A novella and short stories interconnect in Bhaskar’s (Shielding Her Modesty, 2006) strong collection set in India and the United States.
The title novella begins with a young Tamil couple, Kasturi and Nagaraj, who are working to establish themselves in life. Simply applying for a job means a scramble to scrape up enough small coins for a postal order. As time goes on, their fiery, willful daughter, Subhadra, gets arrested after organizing a student strike; her father, too, is jailed overnight during an Indian national emergency. Subhadra immigrates to America with her new husband, and years later, her assimilated teenage son, Abhi, gets into drug-related trouble and is sent to India for a reformative visit. Initially dismissive of the idea, he eventually gains a new perspective on family ties. The remaining 11 short stories mostly have links to the novella through place or family. They’re also linked in their themes of the powerful and the powerless, culture clashes, and the emigrant experience. Bhaskar writes with subtlety, wit, and strength in these excellent pieces, particularly when pointing out the Orwellian nature of power and its narratives. In “Bring Democracy to Islam,” for example, an emigrant Sikh praises America to his wife: “ ‘You can be what you want in this country.’…Serala noticed he did not say as much when they drove past American Indian reservations, only that he was silent for several miles after that.” In “Swayamvaran,” police round up confused male and female workers for unclear reasons and follow the event with a hurried ceremony. A policeman finally explains: “You got married. Didn’t you know?...The number of couples married equals the chief minister’s age. Where can we produce so many couples on such short notice?” A policewoman’s final comment sums up the attitude that’s needed to survive in such a world: “Fate has given you a wife who can turn a political farce into an auspicious occasion. What more can a man ask for?” Bhaskar’s deft, sympathetic, but unsentimental characterizations of such people as a Chicago teenager or a street vendor add further dimension to the collection.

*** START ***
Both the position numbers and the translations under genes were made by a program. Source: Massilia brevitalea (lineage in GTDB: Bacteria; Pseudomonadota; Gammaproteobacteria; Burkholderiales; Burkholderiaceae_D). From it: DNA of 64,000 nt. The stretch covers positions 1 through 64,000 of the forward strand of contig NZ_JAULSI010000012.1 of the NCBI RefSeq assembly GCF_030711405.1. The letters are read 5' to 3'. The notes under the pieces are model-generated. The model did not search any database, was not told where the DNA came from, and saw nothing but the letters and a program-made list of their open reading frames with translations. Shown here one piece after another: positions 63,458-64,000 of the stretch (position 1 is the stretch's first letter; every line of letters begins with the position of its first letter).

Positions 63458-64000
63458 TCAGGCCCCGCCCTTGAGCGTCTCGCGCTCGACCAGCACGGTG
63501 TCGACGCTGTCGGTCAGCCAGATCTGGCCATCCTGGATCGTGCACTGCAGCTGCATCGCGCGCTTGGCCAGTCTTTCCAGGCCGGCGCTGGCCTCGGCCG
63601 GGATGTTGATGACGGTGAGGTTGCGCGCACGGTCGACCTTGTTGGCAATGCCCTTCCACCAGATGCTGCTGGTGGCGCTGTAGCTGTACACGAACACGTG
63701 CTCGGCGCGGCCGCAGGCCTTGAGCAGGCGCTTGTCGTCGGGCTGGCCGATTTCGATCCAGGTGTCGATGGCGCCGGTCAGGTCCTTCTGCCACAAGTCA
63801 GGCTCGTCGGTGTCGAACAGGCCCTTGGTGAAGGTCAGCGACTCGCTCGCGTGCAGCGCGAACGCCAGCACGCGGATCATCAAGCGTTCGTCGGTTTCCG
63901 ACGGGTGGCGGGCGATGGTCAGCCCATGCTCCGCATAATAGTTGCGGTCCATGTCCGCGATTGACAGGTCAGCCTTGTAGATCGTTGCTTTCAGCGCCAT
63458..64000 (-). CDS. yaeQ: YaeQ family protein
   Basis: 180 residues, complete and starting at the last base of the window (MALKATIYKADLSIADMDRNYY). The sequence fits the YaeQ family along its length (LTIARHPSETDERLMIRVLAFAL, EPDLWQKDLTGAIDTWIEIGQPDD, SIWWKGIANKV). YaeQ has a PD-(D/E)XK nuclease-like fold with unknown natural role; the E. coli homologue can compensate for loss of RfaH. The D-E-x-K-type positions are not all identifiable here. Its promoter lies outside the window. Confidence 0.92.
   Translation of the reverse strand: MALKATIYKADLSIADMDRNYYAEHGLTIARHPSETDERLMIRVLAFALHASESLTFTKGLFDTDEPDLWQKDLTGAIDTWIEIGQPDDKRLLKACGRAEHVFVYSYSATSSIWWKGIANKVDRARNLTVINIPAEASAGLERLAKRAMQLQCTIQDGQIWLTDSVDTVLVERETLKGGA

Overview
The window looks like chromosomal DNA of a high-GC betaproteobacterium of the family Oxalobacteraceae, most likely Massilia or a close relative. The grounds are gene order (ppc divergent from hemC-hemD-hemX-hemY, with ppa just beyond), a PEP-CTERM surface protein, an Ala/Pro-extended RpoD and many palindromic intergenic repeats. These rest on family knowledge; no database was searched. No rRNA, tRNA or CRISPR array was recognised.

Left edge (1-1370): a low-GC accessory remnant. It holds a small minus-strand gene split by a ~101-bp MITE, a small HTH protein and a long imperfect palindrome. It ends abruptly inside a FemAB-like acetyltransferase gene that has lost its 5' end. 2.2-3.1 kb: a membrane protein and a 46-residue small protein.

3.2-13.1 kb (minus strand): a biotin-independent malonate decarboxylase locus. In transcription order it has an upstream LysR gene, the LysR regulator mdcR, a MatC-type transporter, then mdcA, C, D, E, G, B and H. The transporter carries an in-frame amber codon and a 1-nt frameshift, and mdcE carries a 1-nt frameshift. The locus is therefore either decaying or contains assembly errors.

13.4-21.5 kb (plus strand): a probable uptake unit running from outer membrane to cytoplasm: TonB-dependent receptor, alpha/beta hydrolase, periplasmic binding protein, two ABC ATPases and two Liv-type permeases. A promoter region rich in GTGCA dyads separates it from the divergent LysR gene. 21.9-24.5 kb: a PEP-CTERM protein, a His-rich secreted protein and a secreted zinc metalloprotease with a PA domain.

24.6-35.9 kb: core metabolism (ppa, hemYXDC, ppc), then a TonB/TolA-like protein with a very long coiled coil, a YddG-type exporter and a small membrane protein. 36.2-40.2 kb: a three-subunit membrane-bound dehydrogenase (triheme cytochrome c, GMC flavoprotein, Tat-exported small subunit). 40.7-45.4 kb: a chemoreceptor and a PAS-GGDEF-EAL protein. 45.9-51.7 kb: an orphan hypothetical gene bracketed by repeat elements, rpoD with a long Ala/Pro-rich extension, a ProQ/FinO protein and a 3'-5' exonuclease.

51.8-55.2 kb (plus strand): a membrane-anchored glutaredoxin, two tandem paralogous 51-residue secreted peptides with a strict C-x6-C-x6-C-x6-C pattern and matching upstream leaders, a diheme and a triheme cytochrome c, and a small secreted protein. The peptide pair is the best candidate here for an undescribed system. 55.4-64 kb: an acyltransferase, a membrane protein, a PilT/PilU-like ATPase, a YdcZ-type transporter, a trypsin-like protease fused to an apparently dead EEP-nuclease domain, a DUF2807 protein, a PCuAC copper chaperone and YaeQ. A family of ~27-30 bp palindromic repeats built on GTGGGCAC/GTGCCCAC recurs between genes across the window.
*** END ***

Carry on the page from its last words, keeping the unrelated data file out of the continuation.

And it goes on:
Engaging stories that illuminate the contradictions and beauty of the Indian experience.